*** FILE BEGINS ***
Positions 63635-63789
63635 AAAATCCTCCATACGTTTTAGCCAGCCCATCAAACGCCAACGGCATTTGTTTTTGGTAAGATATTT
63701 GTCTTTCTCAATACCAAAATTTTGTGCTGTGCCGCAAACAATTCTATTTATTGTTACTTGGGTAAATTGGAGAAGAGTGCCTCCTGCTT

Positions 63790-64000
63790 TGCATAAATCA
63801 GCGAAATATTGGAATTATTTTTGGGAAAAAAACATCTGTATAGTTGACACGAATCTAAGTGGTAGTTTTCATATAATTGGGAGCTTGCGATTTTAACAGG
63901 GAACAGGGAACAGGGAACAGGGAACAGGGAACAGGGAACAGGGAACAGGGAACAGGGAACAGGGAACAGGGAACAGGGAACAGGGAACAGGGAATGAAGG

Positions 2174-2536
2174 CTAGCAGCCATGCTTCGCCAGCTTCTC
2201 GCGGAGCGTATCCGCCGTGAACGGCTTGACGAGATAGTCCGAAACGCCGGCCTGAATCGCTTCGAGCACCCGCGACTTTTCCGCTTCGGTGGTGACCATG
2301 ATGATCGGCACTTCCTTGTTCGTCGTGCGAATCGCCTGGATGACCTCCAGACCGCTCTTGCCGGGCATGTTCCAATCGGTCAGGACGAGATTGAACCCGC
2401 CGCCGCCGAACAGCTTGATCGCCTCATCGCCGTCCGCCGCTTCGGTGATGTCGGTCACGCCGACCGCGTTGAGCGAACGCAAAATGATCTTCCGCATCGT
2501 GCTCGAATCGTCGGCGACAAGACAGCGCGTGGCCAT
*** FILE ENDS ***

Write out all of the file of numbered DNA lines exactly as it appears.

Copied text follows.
Positions 63635-63789
63635 AAAATCCTCCATACGTTTTAGCCAGCCCATCAAACGCCAACGGCATTTGTTTTTGGTAAGATATTT
63701 GTCTTTCTCAATACCAAAATTTTGTGCTGTGCCGCAAACAATTCTATTTATTGTTACTTGGGTAAATTGGAGAAGAGTGCCTCCTGCTT

Positions 63790-64000
63790 TGCATAAATCA
63801 GCGAAATATTGGAATTATTTTTGGGAAAAAAACATCTGTATAGTTGACACGAATCTAAGTGGTAGTTTTCATATAATTGGGAGCTTGCGATTTTAACAGG
63901 GAACAGGGAACAGGGAACAGGGAACAGGGAACAGGGAACAGGGAACAGGGAACAGGGAACAGGGAACAGGGAACAGGGAACAGGGAACAGGGAATGAAGG

Positions 2174-2536
2174 CTAGCAGCCATGCTTCGCCAGCTTCTC
2201 GCGGAGCGTATCCGCCGTGAACGGCTTGACGAGATAGTCCGAAACGCCGGCCTGAATCGCTTCGAGCACCCGCGACTTTTCCGCTTCGGTGGTGACCATG
2301 ATGATCGGCACTTCCTTGTTCGTCGTGCGAATCGCCTGGATGACCTCCAGACCGCTCTTGCCGGGCATGTTCCAATCGGTCAGGACGAGATTGAACCCGC
2401 CGCCGCCGAACAGCTTGATCGCCTCATCGCCGTCCGCCGCTTCGGTGATGTCGGTCACGCCGACCGCGTTGAGCGAACGCAAAATGATCTTCCGCATCGT
2501 GCTCGAATCGTCGGCGACAAGACAGCGCGTGGCCAT